Careers in food can lead students to several diverse lines of work, from restaurants to food management. In the case of Hinds Community College Utica Campus student James Chapman, it’s a way to keep his options as versatile and varied as his interests. Although he left the farm to attend college, farming is still close to his heart.

“My grandmother and mom both grew up cooking,” said Chapman, a first-year student from Carthage. “They grew crops and lived off the land, lots of greens, different vegetables and fresh food. Even with meat, they had pigs, cows and such.

“At first, I wanted to do weapons engineering for the military,” he said. “But I had talked to a recruiter for the military who told me how much they love cooking because they need an escape. I found out about the culinary program here, and I’m glad I joined it.”

Chapman was among a dozen students in instructor Durnitra Weeks’ class in the Culinary Arts program at the Utica Campus in the fall 2015 semester. The Utica Campus, formerly Utica Junior College, retains its HBCU (Historically Black College and University) status. The campus is home to 14 career-technical programs including Weeks’ class.

James Chapman, left foreground, and Durnitra Weeks, instructor in the Culinary Arts program at Hinds Community College's Utica Campus, stand in the kitchen with seven others enrolled in the program this past semester. (April Garon/Hinds Community College)

First-year culinary student James Chapman, left foreground, and Durnitra Weeks, center foreground, instructor in the Culinary Arts program at Hinds Community College’s Utica Campus, stand in the kitchen with eight others enrolled in the program this past semester. (April Garon/Hinds Community College)

“The Hinds Utica Campus Career-Technical Division is proud of the growth we’ve seen in the past year,” said Kenisha Shelton, dean of career-tech programs at the Utica Campus. “Our instructors have been working extremely hard this past year to recruit and retain students and to obtain certification for themselves to stay relevant and connected with industry. The Career and Technical division at Hinds Community College – Utica Campus is definitely turning vision into reality.”

Registration for spring 2016 is ongoing; classes begin on Jan. 11. For information about enrolling in the culinary arts program, go to the Hinds website at www.hindscc.edu or call Weeks at 601.885.7114.

“We start out covering the basics – how to boil water and the correct temperature in which to cook certain foods,” Weeks said. “Then, comes the sanitary part, which is cleaning the kitchen according to health standards. Later, we cover seasoning and flavoring techniques with meat and other things like that.”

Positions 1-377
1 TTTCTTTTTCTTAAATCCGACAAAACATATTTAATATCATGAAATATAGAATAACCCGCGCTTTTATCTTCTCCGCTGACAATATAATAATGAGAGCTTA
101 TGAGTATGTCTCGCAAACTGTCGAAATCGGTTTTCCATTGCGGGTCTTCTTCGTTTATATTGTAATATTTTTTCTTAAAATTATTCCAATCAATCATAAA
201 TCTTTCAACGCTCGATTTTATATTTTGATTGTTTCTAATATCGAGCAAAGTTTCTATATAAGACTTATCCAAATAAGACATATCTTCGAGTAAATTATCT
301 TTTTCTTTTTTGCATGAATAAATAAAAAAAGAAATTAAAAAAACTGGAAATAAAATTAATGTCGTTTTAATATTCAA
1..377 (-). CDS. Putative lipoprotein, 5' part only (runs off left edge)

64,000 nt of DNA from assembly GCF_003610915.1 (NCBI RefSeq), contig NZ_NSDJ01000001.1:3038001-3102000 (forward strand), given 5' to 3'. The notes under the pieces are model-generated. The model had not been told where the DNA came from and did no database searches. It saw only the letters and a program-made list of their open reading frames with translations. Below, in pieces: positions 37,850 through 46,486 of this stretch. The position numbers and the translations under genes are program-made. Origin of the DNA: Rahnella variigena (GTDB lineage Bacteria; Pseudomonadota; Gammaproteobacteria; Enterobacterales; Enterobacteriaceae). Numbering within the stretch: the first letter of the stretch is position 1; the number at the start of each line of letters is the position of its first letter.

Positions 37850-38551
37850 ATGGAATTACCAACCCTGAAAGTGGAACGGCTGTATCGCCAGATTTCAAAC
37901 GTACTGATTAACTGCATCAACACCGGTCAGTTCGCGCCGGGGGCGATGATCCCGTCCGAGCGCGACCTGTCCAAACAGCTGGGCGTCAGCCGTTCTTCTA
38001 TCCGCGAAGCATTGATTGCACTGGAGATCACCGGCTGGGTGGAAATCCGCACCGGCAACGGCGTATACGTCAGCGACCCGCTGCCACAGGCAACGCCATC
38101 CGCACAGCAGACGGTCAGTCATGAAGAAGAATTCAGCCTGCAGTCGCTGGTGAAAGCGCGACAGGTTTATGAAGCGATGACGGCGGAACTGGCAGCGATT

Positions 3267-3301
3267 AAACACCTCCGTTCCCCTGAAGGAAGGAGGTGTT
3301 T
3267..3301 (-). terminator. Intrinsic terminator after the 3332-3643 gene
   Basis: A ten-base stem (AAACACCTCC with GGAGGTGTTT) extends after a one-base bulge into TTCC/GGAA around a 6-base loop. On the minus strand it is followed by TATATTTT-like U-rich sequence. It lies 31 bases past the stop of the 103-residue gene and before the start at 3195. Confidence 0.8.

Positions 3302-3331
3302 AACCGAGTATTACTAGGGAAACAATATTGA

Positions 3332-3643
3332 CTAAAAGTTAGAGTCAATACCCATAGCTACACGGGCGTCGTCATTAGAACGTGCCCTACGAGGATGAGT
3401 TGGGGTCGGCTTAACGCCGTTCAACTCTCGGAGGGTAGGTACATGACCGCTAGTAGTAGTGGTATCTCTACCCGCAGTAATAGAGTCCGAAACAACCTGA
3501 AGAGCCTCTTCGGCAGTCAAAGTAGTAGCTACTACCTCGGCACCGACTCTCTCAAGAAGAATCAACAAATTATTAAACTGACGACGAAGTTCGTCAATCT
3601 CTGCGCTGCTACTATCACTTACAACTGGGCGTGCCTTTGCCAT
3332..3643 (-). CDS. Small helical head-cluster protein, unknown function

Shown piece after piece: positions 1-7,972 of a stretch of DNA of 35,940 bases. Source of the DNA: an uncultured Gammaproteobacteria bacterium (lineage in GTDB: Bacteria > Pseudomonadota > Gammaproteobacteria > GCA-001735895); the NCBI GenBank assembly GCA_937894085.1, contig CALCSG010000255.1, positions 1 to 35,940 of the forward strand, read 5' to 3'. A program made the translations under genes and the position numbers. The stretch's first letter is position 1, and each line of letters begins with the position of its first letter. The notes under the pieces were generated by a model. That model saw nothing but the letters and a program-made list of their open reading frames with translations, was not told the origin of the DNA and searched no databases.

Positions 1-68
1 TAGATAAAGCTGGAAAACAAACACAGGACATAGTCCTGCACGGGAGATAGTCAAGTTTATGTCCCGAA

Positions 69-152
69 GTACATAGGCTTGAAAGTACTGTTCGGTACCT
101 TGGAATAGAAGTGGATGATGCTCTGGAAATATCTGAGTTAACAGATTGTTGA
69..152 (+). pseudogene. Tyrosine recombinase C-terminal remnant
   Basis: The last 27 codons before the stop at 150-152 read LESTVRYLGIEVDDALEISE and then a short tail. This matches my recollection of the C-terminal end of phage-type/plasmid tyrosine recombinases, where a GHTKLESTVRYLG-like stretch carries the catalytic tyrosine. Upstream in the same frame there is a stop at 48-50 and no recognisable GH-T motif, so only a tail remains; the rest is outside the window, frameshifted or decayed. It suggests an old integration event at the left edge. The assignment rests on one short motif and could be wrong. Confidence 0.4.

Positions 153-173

Weeks, a Bolivar County native and former executive chef and dietary manager in the healthcare industry, herself chose a cooking career over healthcare since it was second nature from an early age.

“I’m from a family of four cooks,” she said. “So, the passion came from watching them and for the enjoyment on their faces.”

Students enrolled in culinary programs at all of Hinds’ locations also learn about the connection of the program to hospitality and tourism. The college’s Hospitality and Tourism Management Technology degree program includes culinary, hotel, travel and tourism concentrations.

Part of the Culinary Arts program at Hinds Community College's Utica Campus includes proper knife work with common food items, such as potatoes. (April Garon/Hinds Community College)

Part of the Culinary Arts program at Hinds Community College’s Utica Campus includes instruction on proper knife work with common food items, such as potatoes. (April Garon/Hinds Community College)

“In the Culinary Arts program on the Utica Campus, students receive hands-on training by an experienced chef,” District Director of Enrollment Kathryn Cole said. “Skills are built from the ground up – from simple boiling techniques all the way to working with specialized equipment and ingredients.”

Chapman is keeping his career options open, but both are straight out of the kitchen.

“I have two paths right now. One of them leads to be a culinary specialist in the Navy, and another is finding an apprenticeship for a restaurant, catering or food safety. With that, I’d like to stay in Mississippi.”

0 2041 17 December, 2015 News more
Hinds CC career-tech options shine at Vicksburg career fair
Posted by
26 October

Hinds CC career-tech options shine at Vicksburg career fair

Tevin Sylvester doesn’t read books when it comes to electrical circuitry. He chooses to stare it down – and get the information he needs.

“I can’t learn anything about mechanics by reading a manual,” Sylvester said, studying the ins and outs of a three-way switch and other lighting systems with Electrical Technology Instructor Timothy White at Thursday’s Career Exploration Day at the Vicksburg Convention Center.

Hinds Community College Electrical Technology Instructor Timothy White speaks with Tevin Sylvester, a Vicksburg High School senior. High school students from the Vicksburg area visit a Career Expo at the Vicksburg Convention Center on Thursday, October 22, 2015. )Hinds Community College/April Garon)

Hinds Community College Electrical Technology Instructor Timothy White speaks with Tevin Sylvester, a Vicksburg High School senior, as high school students from the Vicksburg area visited a Career Expo at the Vicksburg Convention Center on Thursday, Oct. 22, 2015. (Hinds Community College/April Garon)

“I need to take it apart and see how it works,” the Vicksburg High School senior said. “A few months ago, I took apart my xBox 360 and a PlayStation 3 and put them back together again.”